Date of this Version
J. Acoust. Soc. Am. 151 (5), May 2022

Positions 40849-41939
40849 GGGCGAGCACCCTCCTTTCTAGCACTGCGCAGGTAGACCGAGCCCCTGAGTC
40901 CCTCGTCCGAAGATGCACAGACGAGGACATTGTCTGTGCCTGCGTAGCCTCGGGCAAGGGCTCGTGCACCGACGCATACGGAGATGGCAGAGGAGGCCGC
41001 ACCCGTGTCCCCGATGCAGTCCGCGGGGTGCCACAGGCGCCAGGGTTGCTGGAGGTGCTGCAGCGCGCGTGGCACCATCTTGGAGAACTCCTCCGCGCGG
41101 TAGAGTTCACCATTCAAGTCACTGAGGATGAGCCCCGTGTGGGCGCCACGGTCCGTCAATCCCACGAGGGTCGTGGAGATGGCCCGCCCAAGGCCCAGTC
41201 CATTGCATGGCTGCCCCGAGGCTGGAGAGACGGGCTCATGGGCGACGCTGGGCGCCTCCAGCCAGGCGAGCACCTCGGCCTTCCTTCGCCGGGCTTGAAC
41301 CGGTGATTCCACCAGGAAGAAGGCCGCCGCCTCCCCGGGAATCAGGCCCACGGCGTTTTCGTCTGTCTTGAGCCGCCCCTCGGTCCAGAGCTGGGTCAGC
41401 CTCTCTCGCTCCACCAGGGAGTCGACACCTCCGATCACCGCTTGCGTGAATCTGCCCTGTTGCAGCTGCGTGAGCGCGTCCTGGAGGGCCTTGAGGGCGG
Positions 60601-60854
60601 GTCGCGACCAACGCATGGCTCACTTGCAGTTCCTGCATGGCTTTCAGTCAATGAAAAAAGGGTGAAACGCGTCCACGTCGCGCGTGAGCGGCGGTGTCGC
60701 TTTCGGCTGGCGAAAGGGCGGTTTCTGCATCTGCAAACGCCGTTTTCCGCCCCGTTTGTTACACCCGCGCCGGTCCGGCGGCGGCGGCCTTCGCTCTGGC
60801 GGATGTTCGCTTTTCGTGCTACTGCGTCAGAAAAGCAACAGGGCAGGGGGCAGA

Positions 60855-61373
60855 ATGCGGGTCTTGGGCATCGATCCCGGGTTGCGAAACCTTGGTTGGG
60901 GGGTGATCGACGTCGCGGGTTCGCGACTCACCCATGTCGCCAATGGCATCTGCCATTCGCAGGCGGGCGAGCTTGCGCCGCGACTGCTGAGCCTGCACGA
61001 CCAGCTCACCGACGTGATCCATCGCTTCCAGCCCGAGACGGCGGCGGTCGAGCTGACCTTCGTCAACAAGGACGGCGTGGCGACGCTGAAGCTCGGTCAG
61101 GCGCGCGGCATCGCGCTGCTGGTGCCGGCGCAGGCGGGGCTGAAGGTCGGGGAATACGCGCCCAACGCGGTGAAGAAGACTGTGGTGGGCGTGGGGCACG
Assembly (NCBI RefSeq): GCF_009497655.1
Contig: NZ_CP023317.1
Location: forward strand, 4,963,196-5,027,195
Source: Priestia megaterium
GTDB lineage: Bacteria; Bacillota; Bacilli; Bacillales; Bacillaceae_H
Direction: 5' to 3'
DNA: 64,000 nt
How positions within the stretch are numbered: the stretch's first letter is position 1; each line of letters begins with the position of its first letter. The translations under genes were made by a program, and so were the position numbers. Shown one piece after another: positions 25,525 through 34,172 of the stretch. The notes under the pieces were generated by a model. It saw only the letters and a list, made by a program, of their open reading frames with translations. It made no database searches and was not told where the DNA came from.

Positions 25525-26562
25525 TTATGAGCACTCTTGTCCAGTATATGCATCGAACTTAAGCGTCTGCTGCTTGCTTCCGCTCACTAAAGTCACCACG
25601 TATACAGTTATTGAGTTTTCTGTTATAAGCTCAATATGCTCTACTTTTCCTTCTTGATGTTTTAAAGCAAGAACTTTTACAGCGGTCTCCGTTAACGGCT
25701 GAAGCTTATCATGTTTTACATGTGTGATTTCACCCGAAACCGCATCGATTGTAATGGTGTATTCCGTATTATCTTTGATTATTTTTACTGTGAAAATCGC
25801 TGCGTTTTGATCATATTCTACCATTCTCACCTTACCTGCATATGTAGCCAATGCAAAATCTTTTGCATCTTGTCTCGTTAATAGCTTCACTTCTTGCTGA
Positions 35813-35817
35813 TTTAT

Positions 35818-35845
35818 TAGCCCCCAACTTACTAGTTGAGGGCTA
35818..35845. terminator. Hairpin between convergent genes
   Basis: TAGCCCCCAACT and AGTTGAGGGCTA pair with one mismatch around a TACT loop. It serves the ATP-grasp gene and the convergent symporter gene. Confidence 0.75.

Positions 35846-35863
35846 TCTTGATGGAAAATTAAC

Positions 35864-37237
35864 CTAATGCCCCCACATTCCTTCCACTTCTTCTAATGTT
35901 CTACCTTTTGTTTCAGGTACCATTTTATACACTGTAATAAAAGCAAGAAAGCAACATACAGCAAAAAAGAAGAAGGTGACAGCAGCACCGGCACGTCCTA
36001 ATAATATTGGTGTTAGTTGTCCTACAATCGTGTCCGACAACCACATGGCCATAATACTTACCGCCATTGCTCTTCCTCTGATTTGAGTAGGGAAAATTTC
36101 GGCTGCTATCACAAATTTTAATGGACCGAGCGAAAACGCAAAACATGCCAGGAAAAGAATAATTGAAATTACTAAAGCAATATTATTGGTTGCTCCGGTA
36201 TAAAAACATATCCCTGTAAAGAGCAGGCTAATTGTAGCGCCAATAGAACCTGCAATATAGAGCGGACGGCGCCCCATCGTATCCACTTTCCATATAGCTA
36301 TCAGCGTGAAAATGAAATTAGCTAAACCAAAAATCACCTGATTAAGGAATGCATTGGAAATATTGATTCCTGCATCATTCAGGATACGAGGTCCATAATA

Noise in healthcare settings, such as hospitals, often exceeds levels recommended by health organizations. Although researchers and medical professionals have raised concerns about the effect of these noise levels on spoken communication, objective measures of behavioral intelligibility in hospital noise are lacking. Further, no studies of intelligibility in hospital noise used medically relevant terminology, which may differentially impact intelligibility compared to standard terminology in speech perception research and is essential for ensuring ecological validity. Here, intelligibility was measured using online testing for 69 young adult listeners in three listening conditions (i.e., quiet, speech-shaped noise, and hospital noise: 23 listeners per condition) for four sentence types. Three sentence types included medical terminology with varied lexical frequency and familiarity characteristics. A final sentence set included non-medically related sentences. Results showed that intelligibility was negatively impacted by both noise types with no significant difference between the hospital and speech-shaped noise. Medically related sentences were not less intelligible overall, but word recognition accuracy was significantly positively correlated with both lexical frequency and familiarity. These results support the need for continued research on how noise levels in healthcare settings in concert with less familiar medical terminology impact communications and ultimately health outcomes.